Guardians of Forever: Roger C. Carmel and The Westheimer Company

With the breakdown of Darrell Anderson and the delays with the special effects for “The Corbomite Maneuver”, Star Trek had no other choice but to hire additional firms to get the show ready to make its September 8th premiere date. The first of these was The Westheimer Company, named after and run by Joseph Westheimer. Westheimer, who had started working in the film industry at 15 for Warner Bros. (first as a messenger and then later on in the prop department), joined the visual effects department after getting his degree in electrical engineering for Caltech (California Institute of Technology). Working under Byron Haskin, Westheimer worked on various films (including various World War II propaganda films) until striking out on his own in 1955.

As I mentioned very early in this blog series, records of who worked on what are hard to come by in visual effects, but one project in certain in Wesheimer’s CV: The Twilight Zone. That series featured a variety of special effects, many of them utilizing space footage that was certainly shot by The Westheimer Company. So, with that history alone, they were certain to be able to help Star Trek get back on track. But there was something else that Westheimer had: two up-and-coming employees, Joseph M. Wilcots and Richard Edlund. The former had an Emmy nomination and an impressive career as a cinematographer (mostly outside the realm of special effects), and the latter has since become a living legend in the world of visual effects, with multiple Oscars, Emmys, Saturn Awards, and BAFTAs to his credit (among many, many others). And they working on Star Trek, with no time and on a shoestring ’60s TV budget.


For an actor in television, job stability is the whitest of whales for an actor. Instead of auditioning for dozens of roles to get one guest starring role, you’re able to make a steady wage working long, hard hours. Worse, if you aren’t known for something, you need to look, speak, or act uniquely enough so that casting directors will take a chance on you. Luckily for Roger C. Carmel, he possessed all of these qualities. Born in Brooklyn on September 27th, 1932, Carmel broke into acting in Hollywood in 1958, and by the ’60s was a regular face on television. With his distinctive voice and handlebar mustache, Carmel was instantly recognizable, often playing rogues and villains (and, in a sign of how backwards Hollywood was at the time, those characters were frequently “ethnic”). But with Star Trek, Carmel received his first taste of lasting notoriety. Harry Mudd would be the only non-Starfleet character to appear more than once, and Carmel would be one of the few guest actors to return to voice his character on the Filmation series. Furthermore, Harry Mudd has appeared repeatedly in various spin-off media, and was even considered for a return appearance in Star Trek IV. Much of this great success rests squarely on the shoulders of Roger C. Carmel.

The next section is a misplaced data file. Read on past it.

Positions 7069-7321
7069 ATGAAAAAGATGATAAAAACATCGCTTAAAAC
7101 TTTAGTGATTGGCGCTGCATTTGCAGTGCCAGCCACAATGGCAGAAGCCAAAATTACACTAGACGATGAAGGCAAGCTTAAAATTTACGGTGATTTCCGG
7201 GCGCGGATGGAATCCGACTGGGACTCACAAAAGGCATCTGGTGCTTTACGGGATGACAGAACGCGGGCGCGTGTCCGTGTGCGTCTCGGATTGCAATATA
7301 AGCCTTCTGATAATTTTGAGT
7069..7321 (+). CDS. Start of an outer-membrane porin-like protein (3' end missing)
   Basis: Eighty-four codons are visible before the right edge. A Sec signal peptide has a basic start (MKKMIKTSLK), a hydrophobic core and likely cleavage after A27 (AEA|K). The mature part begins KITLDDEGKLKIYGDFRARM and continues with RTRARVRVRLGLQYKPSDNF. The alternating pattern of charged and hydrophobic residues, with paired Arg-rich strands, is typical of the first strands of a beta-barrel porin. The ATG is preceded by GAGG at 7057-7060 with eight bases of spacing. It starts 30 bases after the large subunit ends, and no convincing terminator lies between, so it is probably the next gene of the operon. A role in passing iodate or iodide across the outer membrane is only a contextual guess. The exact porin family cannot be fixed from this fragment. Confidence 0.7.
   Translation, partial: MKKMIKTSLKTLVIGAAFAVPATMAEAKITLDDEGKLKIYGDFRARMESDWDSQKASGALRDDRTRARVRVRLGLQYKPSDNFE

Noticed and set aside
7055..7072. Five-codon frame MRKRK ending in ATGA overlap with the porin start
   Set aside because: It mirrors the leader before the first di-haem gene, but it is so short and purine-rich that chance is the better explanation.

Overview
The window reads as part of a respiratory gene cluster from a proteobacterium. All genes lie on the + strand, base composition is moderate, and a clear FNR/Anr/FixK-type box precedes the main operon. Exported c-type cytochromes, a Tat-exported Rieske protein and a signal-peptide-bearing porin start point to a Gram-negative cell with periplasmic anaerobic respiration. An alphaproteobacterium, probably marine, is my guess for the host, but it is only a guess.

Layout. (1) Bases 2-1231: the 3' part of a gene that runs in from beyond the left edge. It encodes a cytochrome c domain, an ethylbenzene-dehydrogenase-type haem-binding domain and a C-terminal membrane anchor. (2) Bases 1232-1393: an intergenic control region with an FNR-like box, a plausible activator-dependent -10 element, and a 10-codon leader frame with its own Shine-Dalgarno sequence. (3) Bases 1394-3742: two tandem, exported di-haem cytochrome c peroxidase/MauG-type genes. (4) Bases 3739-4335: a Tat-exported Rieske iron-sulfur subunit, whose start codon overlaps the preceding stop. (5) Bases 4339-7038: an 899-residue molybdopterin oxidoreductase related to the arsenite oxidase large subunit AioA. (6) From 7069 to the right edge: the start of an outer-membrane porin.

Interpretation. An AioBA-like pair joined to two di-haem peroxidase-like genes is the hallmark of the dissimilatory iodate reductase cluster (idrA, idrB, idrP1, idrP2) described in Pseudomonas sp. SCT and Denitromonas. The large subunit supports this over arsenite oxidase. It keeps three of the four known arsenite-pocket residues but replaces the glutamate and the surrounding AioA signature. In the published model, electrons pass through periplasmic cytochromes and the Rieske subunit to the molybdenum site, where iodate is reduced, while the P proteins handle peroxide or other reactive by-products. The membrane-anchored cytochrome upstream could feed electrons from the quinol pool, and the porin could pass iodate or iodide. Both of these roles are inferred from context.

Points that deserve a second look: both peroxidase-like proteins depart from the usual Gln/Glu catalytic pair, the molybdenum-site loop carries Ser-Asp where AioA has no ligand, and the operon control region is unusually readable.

But for me, as a child of the ’80s, Harry Mudd is far from the only thing Roger C. Carmel appeared in that I grew up with. He made a memorable appearance during Batman‘s second season as Colonel Gumm, the villain for the crossover episodes with The Green Hornet. (Carmel’s role is perhaps best known now as being one of the few Batman villains whose likeness rights were not acquired in the licensing deal which pre-dated the show’s long-awaited arrival on home video.) Additionally, Carmel scored a contract to voice Smokey Bear in the infamous series of public service commercials, a role he shared with multiple actors into the ’80s, which kept him busy as acting gigs began to dwindle. On top of that, Carmel forged a highly successful voice acting career in 1985, voicing Motormaster, Bruticus, Cyclonus, and the Quintesson Face of Laughter on The Transformers (among many others) and Sir Tuxford on Gummi Bears. However, this promising new avenue, plus the massive success in commercials for Naugles (a chain of Mexican fast-food restaurants on the West Coast) were cut short when Carmel died in 1986 due to heart failure stemming from hypertrophic cardiomyopathy. He was only 54 years old.

Next time:

These Are The Voyages: “The Corbomite Maneuver”

Written by: Jerry Sohl

Directed by: Joseph Sargent

Production code: 6149-3

Principal photography: May 24th, 1966-June 2nd, 1966 (6 1/2 days)

Score: Fred Steiner (partial; recorded September 20th, 1966); also uses material composed by Sol Kaplan (from “The Enemy Within”), Steiner (from “Balance of Terror” and “Charlie X”), and Alexander Courage (from “The Man Trap”, “Where No Man Has Gone Before”, and “The Naked Time”)

Final episode cost: $190,430 (approximately $1,416,693 in 2016 when adjusted for inflation)

First Aired: November 10th, 1966

Initial Nielson Ratings: 15.9 Rating/25.9% share (first half hour-third place), 16.4/25.9% (second half hour-third place)

The Enterprise is engaged in a routine star-mapping operation (much to the consternation of ship’s navigator Dave Bailey) when it encounters a giant glowing cube, which blocks the ship’s path. As the Enterprise slows to a dead stop, Mr. Spock orders a Condition Alert, and has Mr. Sulu summon Captain Kirk to the bridge.

“Captain’s Log, Stardate 1512.2. On our third day of star-mapping, an unexplained cubical object blocked our vessel’s path. On the bridge, Mr. Spock immediately ordered general alert. My location: sickbay. Quarterly physical check.”